It's just business. Right?
I’m a practical person. I can separate business from emotion. When a long-standing client calls an end to the relationship after nearly a decade, I can understand the business decision. That’s if it makes sense.
From this client’s perspective, it’s about reducing complexity and minimising management. After all, there’s sense to having one agency rather than five separate companies.
But with that decision you lose something. This is what I struggle with – from a business perspective.
You lose market knowledge. That’s particularly important when the combined tenure of client staff can be counted in months rather than years.
You lose connections. I’ve been on the other side of the table and know in our world, you have to be brilliant at making connections. Contacts are replaceable but it does take time.
You lose strategy. When an agency has been with you for a while, they understand where you’ve been and where you’re going to. They can support you, from both a professional and a personal perspective.
You lose consistency. Nine years this client has been with us – the same team, in the same company. That’s saying something. When you look at the average employee tenure in PR agencies – it’s about 55% over 12 months[i]. That’s a lot of effort and time to rebuild relationships and invest in your agency’s people understanding your brand.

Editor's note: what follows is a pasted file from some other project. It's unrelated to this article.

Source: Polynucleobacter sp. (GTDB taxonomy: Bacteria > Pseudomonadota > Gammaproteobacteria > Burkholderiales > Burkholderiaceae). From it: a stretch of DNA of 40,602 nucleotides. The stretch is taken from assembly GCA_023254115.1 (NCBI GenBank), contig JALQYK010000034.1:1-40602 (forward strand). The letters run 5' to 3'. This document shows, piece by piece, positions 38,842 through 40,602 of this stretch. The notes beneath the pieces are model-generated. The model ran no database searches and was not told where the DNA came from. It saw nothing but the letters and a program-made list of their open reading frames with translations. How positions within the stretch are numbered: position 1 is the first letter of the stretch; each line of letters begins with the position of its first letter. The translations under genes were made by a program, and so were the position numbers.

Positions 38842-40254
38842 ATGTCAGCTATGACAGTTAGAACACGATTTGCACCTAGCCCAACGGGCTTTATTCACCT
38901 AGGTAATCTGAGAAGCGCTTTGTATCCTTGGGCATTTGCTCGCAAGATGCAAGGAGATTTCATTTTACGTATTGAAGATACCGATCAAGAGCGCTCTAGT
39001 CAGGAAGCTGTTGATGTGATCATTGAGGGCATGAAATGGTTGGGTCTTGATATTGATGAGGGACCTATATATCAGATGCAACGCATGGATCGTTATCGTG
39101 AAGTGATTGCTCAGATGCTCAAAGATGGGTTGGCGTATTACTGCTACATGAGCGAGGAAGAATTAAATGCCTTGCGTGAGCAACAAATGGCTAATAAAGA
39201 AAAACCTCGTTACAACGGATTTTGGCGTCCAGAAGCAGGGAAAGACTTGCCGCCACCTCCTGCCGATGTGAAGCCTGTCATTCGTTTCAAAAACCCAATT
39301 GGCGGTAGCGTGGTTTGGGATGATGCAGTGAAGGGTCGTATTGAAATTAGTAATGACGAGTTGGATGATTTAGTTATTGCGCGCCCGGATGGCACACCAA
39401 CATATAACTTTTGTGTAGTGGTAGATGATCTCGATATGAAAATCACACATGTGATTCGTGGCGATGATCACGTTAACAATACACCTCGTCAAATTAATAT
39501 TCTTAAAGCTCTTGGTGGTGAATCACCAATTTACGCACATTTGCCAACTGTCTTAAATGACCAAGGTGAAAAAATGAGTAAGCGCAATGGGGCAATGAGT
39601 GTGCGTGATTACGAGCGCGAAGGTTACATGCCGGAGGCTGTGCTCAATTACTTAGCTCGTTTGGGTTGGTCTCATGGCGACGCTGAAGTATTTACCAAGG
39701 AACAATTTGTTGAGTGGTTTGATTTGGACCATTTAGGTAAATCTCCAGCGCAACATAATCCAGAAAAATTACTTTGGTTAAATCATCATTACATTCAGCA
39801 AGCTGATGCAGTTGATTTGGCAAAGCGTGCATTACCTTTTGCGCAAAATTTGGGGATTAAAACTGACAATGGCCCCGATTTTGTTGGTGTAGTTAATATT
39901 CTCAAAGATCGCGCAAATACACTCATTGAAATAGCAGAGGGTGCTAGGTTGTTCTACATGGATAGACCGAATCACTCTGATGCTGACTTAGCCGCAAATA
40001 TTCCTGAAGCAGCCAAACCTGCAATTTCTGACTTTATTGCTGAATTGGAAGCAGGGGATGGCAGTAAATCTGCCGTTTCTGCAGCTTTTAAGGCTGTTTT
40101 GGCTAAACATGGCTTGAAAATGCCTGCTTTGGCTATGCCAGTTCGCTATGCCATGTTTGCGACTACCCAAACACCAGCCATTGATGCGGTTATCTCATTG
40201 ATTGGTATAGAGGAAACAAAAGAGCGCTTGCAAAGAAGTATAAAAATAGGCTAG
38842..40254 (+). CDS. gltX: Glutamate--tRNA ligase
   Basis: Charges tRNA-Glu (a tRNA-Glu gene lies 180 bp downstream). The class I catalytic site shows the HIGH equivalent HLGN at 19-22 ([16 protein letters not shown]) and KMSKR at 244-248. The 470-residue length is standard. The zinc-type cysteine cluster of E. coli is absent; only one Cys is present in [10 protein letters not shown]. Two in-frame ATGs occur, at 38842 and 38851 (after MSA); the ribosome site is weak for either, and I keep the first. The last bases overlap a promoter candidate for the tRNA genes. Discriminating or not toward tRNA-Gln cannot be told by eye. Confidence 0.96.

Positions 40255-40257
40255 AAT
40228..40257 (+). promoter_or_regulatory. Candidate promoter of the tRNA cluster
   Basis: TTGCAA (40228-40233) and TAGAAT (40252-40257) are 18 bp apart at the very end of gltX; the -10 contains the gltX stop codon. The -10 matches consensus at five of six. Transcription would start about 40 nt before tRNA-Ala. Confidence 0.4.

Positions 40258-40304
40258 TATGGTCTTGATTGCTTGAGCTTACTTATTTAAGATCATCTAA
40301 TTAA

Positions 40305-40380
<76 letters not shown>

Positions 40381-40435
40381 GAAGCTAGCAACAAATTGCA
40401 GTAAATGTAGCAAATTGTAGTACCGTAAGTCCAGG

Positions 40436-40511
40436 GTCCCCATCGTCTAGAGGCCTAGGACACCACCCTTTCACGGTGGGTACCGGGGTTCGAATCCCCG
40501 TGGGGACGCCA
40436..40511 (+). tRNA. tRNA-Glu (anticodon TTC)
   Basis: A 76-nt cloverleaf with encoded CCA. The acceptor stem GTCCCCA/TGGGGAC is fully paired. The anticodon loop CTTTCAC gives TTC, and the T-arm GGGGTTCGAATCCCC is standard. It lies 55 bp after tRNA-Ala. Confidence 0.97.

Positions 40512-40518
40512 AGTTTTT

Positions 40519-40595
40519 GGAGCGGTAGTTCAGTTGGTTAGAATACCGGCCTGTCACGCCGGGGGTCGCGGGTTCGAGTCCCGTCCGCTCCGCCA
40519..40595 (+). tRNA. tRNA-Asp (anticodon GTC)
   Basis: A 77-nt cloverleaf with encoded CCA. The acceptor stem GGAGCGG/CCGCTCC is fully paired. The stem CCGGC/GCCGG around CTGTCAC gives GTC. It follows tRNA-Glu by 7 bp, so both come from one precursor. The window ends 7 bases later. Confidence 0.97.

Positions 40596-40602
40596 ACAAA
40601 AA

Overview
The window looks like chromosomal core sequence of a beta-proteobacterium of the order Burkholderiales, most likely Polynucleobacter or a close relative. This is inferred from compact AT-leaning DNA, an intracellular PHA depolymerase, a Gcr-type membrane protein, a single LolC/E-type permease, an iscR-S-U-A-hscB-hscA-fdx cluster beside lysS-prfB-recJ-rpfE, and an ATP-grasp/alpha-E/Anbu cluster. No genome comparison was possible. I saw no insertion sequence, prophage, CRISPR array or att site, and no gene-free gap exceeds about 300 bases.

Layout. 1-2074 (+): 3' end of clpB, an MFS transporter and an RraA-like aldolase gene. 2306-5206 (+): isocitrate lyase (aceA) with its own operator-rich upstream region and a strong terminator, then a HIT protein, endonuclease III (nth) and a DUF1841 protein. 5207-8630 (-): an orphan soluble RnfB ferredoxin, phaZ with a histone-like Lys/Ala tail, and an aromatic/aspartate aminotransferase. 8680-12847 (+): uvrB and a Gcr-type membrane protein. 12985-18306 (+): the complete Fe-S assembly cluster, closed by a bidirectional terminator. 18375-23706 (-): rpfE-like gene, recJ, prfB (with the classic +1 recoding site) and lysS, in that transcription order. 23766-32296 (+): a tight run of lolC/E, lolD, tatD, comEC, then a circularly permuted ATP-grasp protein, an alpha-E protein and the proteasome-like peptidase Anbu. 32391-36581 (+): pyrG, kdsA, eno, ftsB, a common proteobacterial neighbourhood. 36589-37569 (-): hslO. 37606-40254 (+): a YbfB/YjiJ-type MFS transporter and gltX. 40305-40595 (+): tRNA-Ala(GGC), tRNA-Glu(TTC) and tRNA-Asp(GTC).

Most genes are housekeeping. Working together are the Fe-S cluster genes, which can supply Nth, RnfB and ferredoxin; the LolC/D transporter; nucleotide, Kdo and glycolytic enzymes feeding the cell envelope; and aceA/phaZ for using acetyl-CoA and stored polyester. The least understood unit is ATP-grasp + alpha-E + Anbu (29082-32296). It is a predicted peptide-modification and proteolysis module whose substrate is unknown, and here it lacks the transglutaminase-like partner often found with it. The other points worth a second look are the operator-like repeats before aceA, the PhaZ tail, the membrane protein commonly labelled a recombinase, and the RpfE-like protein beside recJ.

So what is it you gain exactly?
You gain fresh new ideas. That’s if the agency you worked with had ceased to be creative or innovative.
You gain one contact, not five. But will that contact be a strategist or a deliverer? Someone who gets where you need to be and then makes it happen. They might be, if you’re lucky, but otherwise you’ll still have five or more contacts – just at different levels in the same company.
It’s shocking to note that the average client / agency relationship has reduced from seven years to just three years, according to The Bedford Group[ii]. That’s more lost time companies invest in their agencies gaining requisite industry insight, market knowledge, business strategic understanding, planning and delivering.
If a relationship is broken, old or tired, I would be the first to say let’s fix it. And if it’s not fixable, then absolutely move on. But if it’s a decision that’s based on bad business sense, then I struggle to see the rationale behind it. That’s when I get emotional.